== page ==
Offline Day | A February Resolution

No screen days. You’ve heard of them. But are they possible? No texting, TV, iPads, etc. If you don’t have a landline you can receive calls, but that’s it. Can you do it? I cannot remember a day when my kids did not have TV time or I was not able to join in on a string of texts. Then again, neither can my kids nor my husband.  

I dare you to open your Facebook and look at your history for the last day. Its OK, its going to look like everyone else’s: like, reaction, comment, message. Other than ‘keeping in touch’ what was essential in one day? (If so and so has their baby and you see it a day late, did they still have their baby???!!?!)

Now look at your email and your texts. Was there anything that DEMANDED attention in the last 24 hours? Any bill that had to be paid online IMMEDIATELY? Any last minute note from school that would have been crucial to ignore?  

No screen Saturdays. This is my resolution… but starting February. Seriously, I need to prep. To have a family no-screen day. Without hiding from them to steal peaks. They say excessive screen time can be damaging to kids, but what about adults? Hiding my shyness by staring into my phone isn’t that great for me, if I’m being honest.

My kids are small. God willing, these kids will be teenagers. If they see me with my attention always drawn to a smartphone, do you think they will know any other social interaction?

I’m serious. I’m majorly attached to my devices and you know you are too. But the benefits of Screen Free Sundays, I suspect, could be huge.

  1. Being more present to my kids – Look, kids should not have our undivided attention 24/7. I am not their maid, helicopter or otherwise. But when they need me, it shouldn’t be interrupted with the ping of my phone. Interruption, not making eye contact. I’m modeling bad manners. And no, putting my phone on silent doesn’t count because I’m still checking who responded to that cute picture I posted after 54 takes. (BE STILL THIS IS GOING ON FACEBOOK!!) When I can be present, I should be. And devices make that impossible.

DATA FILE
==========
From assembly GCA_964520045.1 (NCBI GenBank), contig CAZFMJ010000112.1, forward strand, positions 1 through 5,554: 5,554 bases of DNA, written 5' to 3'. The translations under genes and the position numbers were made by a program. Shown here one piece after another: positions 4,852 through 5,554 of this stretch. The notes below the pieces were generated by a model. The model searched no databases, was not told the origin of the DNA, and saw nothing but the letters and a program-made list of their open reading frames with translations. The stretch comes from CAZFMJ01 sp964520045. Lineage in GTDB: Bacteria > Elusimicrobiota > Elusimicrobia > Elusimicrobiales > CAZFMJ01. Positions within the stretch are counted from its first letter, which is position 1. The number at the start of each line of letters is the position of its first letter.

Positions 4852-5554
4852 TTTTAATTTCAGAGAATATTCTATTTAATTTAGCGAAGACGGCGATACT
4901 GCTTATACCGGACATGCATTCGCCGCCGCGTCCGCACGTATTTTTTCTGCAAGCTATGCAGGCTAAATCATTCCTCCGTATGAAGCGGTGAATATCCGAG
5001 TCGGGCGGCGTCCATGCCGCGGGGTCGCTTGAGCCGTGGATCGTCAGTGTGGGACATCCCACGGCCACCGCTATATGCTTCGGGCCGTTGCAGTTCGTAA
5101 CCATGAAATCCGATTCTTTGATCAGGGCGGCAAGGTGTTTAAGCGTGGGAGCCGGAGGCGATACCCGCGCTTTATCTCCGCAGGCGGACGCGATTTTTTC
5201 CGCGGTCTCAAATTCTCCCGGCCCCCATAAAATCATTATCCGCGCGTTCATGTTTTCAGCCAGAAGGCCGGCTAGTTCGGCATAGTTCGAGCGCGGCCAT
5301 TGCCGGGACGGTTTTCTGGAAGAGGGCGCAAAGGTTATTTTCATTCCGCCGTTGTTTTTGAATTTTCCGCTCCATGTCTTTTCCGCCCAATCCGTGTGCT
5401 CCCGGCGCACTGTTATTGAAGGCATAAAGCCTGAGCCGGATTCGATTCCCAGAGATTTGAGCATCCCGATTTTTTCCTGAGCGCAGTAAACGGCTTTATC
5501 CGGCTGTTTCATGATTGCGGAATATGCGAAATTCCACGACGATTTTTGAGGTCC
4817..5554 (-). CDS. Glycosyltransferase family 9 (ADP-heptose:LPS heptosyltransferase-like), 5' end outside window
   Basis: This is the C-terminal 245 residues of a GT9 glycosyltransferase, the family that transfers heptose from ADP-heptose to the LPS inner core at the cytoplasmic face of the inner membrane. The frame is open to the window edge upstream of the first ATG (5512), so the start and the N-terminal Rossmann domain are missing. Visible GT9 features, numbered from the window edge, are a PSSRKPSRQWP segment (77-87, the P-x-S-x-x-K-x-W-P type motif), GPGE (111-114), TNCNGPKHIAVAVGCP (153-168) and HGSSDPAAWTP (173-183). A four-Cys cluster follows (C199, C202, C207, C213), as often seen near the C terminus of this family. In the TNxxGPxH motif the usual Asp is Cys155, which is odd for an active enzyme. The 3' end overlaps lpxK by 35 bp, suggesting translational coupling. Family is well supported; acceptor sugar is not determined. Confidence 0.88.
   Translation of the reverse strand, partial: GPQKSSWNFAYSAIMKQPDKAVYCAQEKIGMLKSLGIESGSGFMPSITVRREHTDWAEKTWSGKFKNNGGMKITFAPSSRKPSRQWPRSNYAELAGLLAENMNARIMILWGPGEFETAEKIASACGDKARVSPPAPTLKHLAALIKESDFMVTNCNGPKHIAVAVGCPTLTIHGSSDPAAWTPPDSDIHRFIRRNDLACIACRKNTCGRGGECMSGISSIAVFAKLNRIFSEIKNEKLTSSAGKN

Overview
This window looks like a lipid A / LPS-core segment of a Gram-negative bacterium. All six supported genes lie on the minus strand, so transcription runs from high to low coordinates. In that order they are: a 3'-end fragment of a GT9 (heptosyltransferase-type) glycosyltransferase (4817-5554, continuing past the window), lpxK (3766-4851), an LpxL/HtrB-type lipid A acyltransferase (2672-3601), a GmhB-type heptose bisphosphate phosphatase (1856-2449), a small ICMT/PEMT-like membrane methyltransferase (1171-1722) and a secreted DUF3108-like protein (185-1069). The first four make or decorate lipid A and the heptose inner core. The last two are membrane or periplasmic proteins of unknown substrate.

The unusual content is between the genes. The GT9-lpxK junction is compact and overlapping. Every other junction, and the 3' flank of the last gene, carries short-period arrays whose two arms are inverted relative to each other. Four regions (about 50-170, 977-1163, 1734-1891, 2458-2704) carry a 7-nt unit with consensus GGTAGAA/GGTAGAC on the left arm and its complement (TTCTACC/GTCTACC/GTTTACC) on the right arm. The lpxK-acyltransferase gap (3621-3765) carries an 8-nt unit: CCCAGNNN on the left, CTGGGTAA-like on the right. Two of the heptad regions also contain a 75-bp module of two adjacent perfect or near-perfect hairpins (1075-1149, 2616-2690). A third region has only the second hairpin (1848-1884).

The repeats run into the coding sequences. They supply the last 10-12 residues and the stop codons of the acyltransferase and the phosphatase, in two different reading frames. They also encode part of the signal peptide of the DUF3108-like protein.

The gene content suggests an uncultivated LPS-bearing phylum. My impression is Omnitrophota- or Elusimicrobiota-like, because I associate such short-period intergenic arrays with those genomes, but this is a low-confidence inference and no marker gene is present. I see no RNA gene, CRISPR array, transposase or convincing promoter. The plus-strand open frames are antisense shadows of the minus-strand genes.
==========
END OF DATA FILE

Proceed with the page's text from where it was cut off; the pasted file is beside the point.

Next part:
2. Being more present to my spouse – Same thing, but it has its own terminology: phubbing. The art of ignoring your spouse to check your tech. Very common, very detrimental to modern relationships according to a recent CNN article. Yes, they do it too… I would try to convince them to do a no device day. It’s your idea so don’t nag them for cheating in the bathroom. I wouldn’t hold my breath. But remember, this is your challenge. How present can you be?  
  3. Embrace silence – When we have downtime – naps, bathroom, any – we check our tech. We Netflix, Hulu and Amazon. But when do we just sit? This is a lost art, people! How often do we have time to reflect? Meditate, pray, sit in silence? We read and re-post those inspiring articles online (like this one?). And yet how many Facebook posts lament the ‘I have no time I’m a mom’ mentality??? There’s time, people. It’s time for us to claim it. Besides, aren’t you interested in what is going on with YOU, when you finally quiet the noise in your life?
  4. Love yourself – OK, this is sounding like psychobabble. But you’d be amazed by how many moms think they are what is on their screen. And I fall into that trap too! I’ve got so many stories from my former life on Facebook! ‘Like’ what is in your life. Comment on what is actually there. You have nothing to compare if you have nothing to click on.   

I’m going to suggest Saturday, February 4th. Prepare friends and family by telling them where they can call you and why. Pay any bills ahead of time that could be dire. This gives you one day to catch up on emails (Sunday). They can reach you by calling or showing up at your home IRL.

Can’t do a all weekend day? Then do a weeknight. Put the cell away, lockup the tablet. Go from when you get in the house with the kids until your bedtime. Yours, not theirs:). Can you be fully present for 5 hours? I dare you… and I’m giving you time to prepare.  

And yes, there is irony in an online plea to go offline. But if each of us were more present in our lives… what’s the worst that would happen? I’m going to journal about this and publish it in a few weeks when it’s done. I’ll let you know if in fact I could do it. I suspect I’ll survive, but I’ll let you know.


Monica Simpson lives on the East Side of Madison with her amazing Brit of a husband, Richard and their 5 kids under 9. She has her BA in theatre from Viterbo University and MBA from Edgewood College. In her spare time (HA!) she enjoys reading presidential biographies, writing, exploring her faith, those new adult coloring books and anything that tastes like coffee.

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